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When is the right time to shutter a newsletter, or change it to better serve your business goals? That’s a topic The Telegraph’s Maire Bonheim and David Alexander will be tackling at our upcoming Publisher Newsletter Summit on June 12th. Advance ticket rate ends TODAY!

With 1 million subscribers, The Atlantic eyes what’s next

In the age of artificial intelligence, it could be argued that the calculus of content is changing.


The driving question at the core of this article is “amid the sharp increase of these junk content farms, is there a new opportunity for quality journalism to quietly reclaim its place at the fore?” That’s a question that, realistically, any halfway-decent journalistic outlet is asking itself (even if a few of them are indulging in junk content themselves). What makes this article stand out IMO is quite how strident The Atlantic’s editor-in-chief Jeffrey Goldberg is about that aim:

“We pivoted, I would say, to a total quality model on the web. We were doing good stuff on the web for years. We had a large team of young reporters doing news analysis and quick summaries and that sort of thing. But I’ve always believed that the aspect of The Atlantic that differentiated us from everyone else was a commitment to having the highest standards and producing the most complicated, interesting, aesthetically-pleasing, well-written journalism. I think that strategy has borne fruit.”

That is a direct attribution of subscription success to investment in quality journalism. You hear a lot of lip-service paid to that idea, but that commitment to “total quality” is worth celebrating and should be emulated. There’s plenty more in here, too, about how newsletters are creating new subscribers and how ‘quality’ is quantified in the age of AI. A very good read.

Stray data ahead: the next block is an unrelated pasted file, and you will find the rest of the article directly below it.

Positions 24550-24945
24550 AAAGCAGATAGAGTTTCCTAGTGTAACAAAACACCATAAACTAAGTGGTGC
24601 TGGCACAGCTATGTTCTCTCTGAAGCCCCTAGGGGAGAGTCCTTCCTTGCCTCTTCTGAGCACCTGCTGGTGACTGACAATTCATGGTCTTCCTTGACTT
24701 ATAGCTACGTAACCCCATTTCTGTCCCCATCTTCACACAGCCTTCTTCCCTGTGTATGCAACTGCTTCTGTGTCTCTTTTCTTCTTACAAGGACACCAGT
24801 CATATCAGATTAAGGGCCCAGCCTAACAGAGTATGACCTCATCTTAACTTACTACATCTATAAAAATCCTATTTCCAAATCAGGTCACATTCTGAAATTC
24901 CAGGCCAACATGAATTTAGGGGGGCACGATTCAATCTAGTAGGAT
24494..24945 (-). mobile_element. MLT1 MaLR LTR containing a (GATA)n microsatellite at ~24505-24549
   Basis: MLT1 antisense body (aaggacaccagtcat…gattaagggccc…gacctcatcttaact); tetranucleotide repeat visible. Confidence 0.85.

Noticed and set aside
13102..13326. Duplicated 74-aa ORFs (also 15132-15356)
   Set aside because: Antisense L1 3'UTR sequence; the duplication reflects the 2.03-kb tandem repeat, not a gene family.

Oh, hey, if you want to learn how newsletters can support the aims of your own publishing business from the best and brightest in the industry, come along to our Publisher Newsletter Summit this June! ????️????️????


Weak signals of success: the lesser-known metrics that determine an article’s worth

Not every article converts a reader into a subscriber, but there are plenty of weaker signals that contribute to conversions.

This was a fun one to write. For subscription-based publications, the primary role of an article is to convert fly-by-night audiences to paid-up members – but even articles that don’t directly convert audiences contribute to that success. I went looking for the metrics that determine whether articles are successful in building habits that ultimately lead to conversions. And, speaking of The Atlantic, I got to use a quote from our MV interview with Nicholas Thompson, too!


UK government was ‘scared’, says man behind failed UAE-backed Telegraph bid

RedBird IMI deal effectively killed by new legislation blocking foreign states from owning UK newspapers

Gosh, you hate to see a break-up turn acrimonious. The former CNN executive who fronted a failed bid for the Telegraph newspaper by a UAE-backed consortium has suggested the government wasn’t “willing to listen to assurances about editorial neutrality”. To be fair to the UK government (I feel dirty just saying that) those assurances aren’t worth the paper they’re printed on, as we’ve seen with GB News and TalkTV.


TikTok tests 60-minute video uploads as it continues to take on YouTube

TikTok is testing the ability for users to upload 60-minute videos, the company confirmed to TechCrunch on Thursday.

TikTok is, well, a bit fraught as a social platform at the moment. Uncertainty of any kind lessens the likelihood that media companies will put significant investment into it, so I’d be surprised if we saw many major publishers or broadcasters doing much with this. However, as a case study in how a brand moves away from the format that made it unique — in this case community-driven short-form videos — this is fascinating.

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First sessions and workshops revealed for the Publisher Podcast and Newsletter Summits

Are you a publisher with newsletters or podcasts? Then you absolutely must have Wednesday June 12th in your diary. We’re …


The Atlantic’s Nicholas Thompson on milestones, paywalls, and setting future goals

Nicholas Thompson talks about the experiments The Atlantic has run around its paywall strategy, and doing less but in much more depth.

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